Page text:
Endnotes:

1 The constitutional powers of the national government were supposed to be exercised with the proceeds of excise taxes & impost tariffs, with any shortfall being made up by an apportioned assessment on the States based on population.

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Publius Huldah is a retired litigation attorney who lives in Tennessee. Before getting a law degree, she got a degree in philosophy

where she specialized in political philosophy and epistemology (theories of knowledge).

One Response to “States Need Budgets – but Enumerated Powers Limit Federal Spending”

  1. Robert Shannon says:

    Excellent commentary, just what you expect from such a wonderful blog like VaRight.

    My personal hope and many of my efforts today is to convince my fellow Virginians that Referendum Reform in Virginia is a must. State and local spending issues ( with referendum reform ) would place power back where it belongs—in the hands of the citizens. Local and State spending could be capped with real estate tax and property tax increases being capped at the local level, term limits ( that exist today in 15 States–all 15 passed by ballot initiatives ) Term limits across the State and you have no more powerful Chairs , made all the more destructive in their power by the 20-30 years they spend accruing it. The Chairs get rotated because no one can stay more than 2 terms. Public servants…….today that term is a joke.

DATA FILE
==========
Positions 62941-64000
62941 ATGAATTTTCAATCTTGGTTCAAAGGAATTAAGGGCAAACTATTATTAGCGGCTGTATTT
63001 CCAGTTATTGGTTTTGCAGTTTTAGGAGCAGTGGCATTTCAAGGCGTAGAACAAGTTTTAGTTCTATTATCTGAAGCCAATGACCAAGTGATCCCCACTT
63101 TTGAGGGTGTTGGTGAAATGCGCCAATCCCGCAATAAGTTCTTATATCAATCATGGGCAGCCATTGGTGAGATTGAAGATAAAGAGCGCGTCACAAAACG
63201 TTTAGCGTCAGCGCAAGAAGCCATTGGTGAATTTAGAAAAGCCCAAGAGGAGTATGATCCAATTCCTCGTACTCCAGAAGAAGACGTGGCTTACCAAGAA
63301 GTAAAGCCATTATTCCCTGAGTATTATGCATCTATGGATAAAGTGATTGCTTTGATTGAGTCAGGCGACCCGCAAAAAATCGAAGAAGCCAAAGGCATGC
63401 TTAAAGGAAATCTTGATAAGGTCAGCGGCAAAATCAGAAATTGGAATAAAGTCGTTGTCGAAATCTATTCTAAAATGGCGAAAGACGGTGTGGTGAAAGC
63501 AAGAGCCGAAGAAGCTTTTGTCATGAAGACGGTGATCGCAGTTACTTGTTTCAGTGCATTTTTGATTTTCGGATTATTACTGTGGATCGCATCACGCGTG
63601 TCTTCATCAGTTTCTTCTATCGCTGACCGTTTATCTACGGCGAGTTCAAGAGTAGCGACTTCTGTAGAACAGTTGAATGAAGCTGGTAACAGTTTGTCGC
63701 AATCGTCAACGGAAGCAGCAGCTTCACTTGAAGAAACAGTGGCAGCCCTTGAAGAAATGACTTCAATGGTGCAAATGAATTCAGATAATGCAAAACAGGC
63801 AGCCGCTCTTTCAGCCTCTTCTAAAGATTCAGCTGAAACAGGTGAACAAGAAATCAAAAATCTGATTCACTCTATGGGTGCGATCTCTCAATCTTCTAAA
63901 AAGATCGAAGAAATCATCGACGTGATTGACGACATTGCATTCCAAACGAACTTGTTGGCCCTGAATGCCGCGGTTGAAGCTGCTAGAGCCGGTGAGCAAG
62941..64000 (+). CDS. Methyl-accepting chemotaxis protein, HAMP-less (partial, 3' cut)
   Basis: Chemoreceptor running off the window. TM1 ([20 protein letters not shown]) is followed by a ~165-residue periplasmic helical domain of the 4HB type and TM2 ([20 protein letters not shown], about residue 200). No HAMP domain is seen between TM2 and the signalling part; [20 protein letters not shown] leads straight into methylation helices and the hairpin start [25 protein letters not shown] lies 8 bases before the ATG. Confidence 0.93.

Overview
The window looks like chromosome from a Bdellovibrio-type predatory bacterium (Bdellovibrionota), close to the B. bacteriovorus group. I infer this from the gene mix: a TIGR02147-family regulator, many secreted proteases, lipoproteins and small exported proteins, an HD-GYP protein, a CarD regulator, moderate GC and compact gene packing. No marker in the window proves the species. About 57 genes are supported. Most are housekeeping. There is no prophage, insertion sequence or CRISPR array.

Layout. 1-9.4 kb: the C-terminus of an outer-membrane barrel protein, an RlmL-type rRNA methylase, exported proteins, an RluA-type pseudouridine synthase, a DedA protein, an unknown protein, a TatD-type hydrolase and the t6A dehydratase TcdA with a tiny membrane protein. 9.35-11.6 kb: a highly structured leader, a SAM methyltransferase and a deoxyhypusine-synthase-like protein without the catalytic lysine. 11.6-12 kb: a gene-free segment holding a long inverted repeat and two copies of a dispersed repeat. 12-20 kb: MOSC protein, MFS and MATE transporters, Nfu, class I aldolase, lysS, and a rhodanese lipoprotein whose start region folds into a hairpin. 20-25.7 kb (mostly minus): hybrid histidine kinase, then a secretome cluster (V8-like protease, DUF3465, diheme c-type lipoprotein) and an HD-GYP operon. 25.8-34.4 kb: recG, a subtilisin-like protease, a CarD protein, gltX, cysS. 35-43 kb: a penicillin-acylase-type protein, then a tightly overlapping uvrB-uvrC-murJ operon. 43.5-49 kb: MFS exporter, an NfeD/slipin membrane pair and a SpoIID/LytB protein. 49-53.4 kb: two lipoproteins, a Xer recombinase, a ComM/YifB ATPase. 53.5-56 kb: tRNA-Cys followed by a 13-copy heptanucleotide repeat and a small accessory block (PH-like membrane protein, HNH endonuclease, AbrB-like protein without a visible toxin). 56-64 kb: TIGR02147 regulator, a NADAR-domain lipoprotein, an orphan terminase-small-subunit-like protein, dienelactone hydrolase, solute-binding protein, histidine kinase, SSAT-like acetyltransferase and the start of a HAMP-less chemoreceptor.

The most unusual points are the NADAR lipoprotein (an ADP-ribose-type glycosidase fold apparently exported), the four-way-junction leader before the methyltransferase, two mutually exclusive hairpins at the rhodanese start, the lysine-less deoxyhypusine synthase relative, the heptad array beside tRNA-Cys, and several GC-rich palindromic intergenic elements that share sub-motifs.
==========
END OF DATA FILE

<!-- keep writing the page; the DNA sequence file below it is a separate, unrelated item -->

Local legislators and their pals in the G.A hate the idea and refuse to promote it. The Patriot movement can not for the life of me seem to get their act together and collectively push their reps in the G.A to get this done.

    Virginia remains one of the most restrictive States when it comes to Citizen driven ballot Initiatives and at the moment it should be our top State priority to get this done, the sooner the better.

    If local and State elected officials can’t control their impulse to spend more money every year, then let’s put some roadblocks in the way, something we can only accomplish with Referendum Reform.

    Bob Shannon

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    Tom White Says:

    Nothing is more conservative than a republican wanting to get their majority back. And nothing is more liberal than a republican WITH a majority.